In Your 50s and Haven't Started Saving Yet? Here's How You Can Retire Comfortably
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Once you're in your 50s, time is no longer on your side when it comes to compounding. If you already have a substantial nest egg saved up, the growth in that money can still make an appreciable difference in your retirement. If you hadn't been socking money away before your 50s, however, reaching retirement comfortably becomes a bit more difficult.
Still, unless you're facing substantial health issues or are otherwise at risk of a forced early retirement, you still have time to find a path to a comfortable retirement. While starting in your 50s does put you a bit behind the proverbial eight ball when it comes to reaching that goal, you do have some advantages that can help you in your quest to make up for lost time. If you're in your 50s and haven't started saving yet, here are three key tools you can use to help you reach that comfortable retirement.
1. Catch up on contributions
Once you turn 50, you become eligible to make catch-up contributions on top of ordinary contributions to your retirement accounts. For an employer-sponsored retirement plan like a 401(k), 403(b), or TSP plan, the catch-up amount is currently $6,000. Add that to the $18,000 base contribution amount and that becomes $24,000 you can sock away each year in a tax-advantaged retirement plan at work.
On top of that, you're eligible for a $1,000 annual catch-up contribution in your IRA as well, above and beyond the $5,500 available to younger folks looking to save for retirement on their own. That's $6,500 in an IRA to go along with $24,000 in an employer-sponsored plan, for a total of $30,500 you can put away in tax-advantaged retirement plans each year.
2. Take advantage of higher income and lower expenses
People frequently reach their peak earnings years in or around their early 50s. Chances are, you'll make more around this time in your life than at any other point in your career. That gives you your best shot of finding enough wiggle room in your budget to actually put some substantial cash toward your retirement.
On top of that, in your 50s, you may be reaching the point in life where some of your bigger expenses start dropping out of your budget. For instance, any kids you had in your 20s (or potentially early 30s) may very well be able to take care of themselves and live independently. In addition, if you've been in a home you've owned for a while, your mortgage may also be either paid off or very nearly so. Once that's gone, that's another major expense you won't need to worry about anymore.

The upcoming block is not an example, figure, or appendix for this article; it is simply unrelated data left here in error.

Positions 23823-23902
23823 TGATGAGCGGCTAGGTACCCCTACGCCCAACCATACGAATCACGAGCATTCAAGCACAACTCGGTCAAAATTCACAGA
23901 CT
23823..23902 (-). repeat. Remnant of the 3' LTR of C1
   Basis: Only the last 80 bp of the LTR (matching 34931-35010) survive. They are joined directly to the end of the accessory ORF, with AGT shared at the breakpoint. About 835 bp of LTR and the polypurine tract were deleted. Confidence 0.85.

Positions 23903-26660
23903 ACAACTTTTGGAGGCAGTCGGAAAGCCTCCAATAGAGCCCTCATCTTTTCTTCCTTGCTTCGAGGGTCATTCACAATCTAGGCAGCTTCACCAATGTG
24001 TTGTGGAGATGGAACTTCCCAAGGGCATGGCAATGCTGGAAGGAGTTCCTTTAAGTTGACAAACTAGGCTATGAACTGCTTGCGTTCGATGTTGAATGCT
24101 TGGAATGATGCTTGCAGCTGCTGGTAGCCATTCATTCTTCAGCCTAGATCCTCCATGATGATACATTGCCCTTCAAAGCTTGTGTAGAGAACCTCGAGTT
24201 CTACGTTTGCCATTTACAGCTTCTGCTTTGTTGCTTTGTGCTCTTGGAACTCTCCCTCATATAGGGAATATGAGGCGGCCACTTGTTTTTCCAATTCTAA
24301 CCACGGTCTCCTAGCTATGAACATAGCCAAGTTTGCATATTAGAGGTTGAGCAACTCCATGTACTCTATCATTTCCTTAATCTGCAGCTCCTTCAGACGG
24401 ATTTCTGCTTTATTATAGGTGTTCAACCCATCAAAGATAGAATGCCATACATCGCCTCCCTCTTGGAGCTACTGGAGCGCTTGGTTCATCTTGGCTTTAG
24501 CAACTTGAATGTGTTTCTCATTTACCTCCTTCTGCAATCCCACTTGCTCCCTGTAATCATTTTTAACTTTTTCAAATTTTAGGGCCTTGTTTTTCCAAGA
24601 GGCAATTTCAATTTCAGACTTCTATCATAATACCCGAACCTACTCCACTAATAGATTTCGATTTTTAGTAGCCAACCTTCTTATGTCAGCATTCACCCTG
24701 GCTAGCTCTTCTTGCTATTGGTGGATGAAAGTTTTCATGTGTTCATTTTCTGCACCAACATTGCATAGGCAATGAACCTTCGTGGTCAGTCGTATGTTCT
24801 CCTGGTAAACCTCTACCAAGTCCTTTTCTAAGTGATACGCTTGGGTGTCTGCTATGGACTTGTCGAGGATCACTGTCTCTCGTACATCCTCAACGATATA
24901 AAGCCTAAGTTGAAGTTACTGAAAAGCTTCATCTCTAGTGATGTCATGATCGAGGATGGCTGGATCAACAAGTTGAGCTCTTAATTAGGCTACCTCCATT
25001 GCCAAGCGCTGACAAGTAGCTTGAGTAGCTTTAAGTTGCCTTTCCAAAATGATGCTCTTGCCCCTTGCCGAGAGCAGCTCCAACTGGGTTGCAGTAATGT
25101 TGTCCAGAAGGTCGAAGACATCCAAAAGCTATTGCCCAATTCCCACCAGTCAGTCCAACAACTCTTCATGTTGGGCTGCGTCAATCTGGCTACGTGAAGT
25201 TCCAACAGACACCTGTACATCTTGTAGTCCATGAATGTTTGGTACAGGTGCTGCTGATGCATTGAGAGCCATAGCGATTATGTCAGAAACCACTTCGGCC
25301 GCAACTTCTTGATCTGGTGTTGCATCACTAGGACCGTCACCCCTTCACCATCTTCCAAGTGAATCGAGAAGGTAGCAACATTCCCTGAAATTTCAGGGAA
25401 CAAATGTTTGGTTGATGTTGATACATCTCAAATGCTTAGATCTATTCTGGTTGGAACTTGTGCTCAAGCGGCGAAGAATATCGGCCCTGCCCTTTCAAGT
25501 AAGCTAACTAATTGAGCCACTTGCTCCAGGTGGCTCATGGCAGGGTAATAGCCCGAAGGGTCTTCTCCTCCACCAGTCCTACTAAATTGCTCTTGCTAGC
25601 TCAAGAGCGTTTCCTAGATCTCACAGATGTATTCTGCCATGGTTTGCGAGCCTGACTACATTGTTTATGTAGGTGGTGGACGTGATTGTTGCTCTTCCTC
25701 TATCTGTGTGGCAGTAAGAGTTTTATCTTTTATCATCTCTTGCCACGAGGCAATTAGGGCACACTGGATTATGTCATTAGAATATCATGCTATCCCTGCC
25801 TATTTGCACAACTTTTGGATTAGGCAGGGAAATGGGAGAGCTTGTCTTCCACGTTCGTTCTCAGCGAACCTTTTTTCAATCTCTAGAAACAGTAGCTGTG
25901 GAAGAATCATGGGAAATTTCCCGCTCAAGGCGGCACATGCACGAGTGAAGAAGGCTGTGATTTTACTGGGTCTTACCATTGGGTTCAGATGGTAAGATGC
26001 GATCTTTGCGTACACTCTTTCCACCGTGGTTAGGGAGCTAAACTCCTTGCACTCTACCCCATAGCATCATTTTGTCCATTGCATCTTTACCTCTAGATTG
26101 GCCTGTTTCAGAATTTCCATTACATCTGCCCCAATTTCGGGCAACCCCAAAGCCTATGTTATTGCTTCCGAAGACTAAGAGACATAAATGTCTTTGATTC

The combination of higher income and lower expenses gives you your absolute best shot of coming up with cash to invest for your future. Regardless of how much Or little) you've been able to save in your past, your 50s can be a tremendous time to save up some serious coin.
3. Be flexible with your retirement plan
As you approach your retirement plan, ask yourself how important it is for you to stop all paid work and how important the specific date of your retirement is. The longer you work, the more time your money has to compound for you and the less time your nest egg needs to cover. In addition, if you are willing to work somewhere, you might be able to get a retirement job at a non-profit or a slower-paced business. Any money you earn by working in retirement is money your nest egg won't have to cover.
A general guideline for retirement planning is based on something called the 4% rule. Based on that rule, with a diversified portfolio, you can:
- Withdraw 4% of the value of your portfolio in the first year of your retirement,
- Increase your withdrawals for inflation every year, and
- Have a very good chance of not running out of money by the end of your retirement.
That particular guideline is based on a 30-year retirement. If you're willing and able to work a bit longer, your nest egg won't have to cover your cost of living for quite as long. For instance, the same study that came up with the 4% rule indicated that for a 15-year retirement, the withdrawal rate could be higher -- potentially as high as 8% or so.
In addition to the higher withdrawal rate from your portfolio, remember that the longer you wait to take Social Security up until age 70, the higher your benefit check will be.
Between income from a retirement job, a higher Social Security check, and a shorter time period that your nest egg needs to cover, having flexibility in your retirement plan can serve you incredibly well. Unless you can truly go from saving nothing at all to saving a couple thousand dollars a month or so in your 50s, finding flexibility within your retirement plans might be the strongest tool at your disposal.
Use all three tools, but get started now
As you cross into your 50s and beyond, time is no longer your ally when it comes to saving for your retirement. You need all the tools at your disposal -- and you need to get started now -- if you want a legitimate chance at a comfortable retirement. By leveraging your catch-up contributions, your peak earning years when your costs start to drop, and flexibility around your overall retirement plans, you can improve your chances at success.
So get started now and improve your chances of making the best of the time you have remaining to build the best retirement you can with the tools you have available.
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Chuck Saletta has no position in any stocks mentioned. The Motley Fool has no position in any of the stocks mentioned. Try any of our Foolish newsletter services free for 30 days. We Fools may not all hold the same opinions, but we all believe that considering a diverse range of insights makes us better investors. The Motley Fool has a disclosure policy.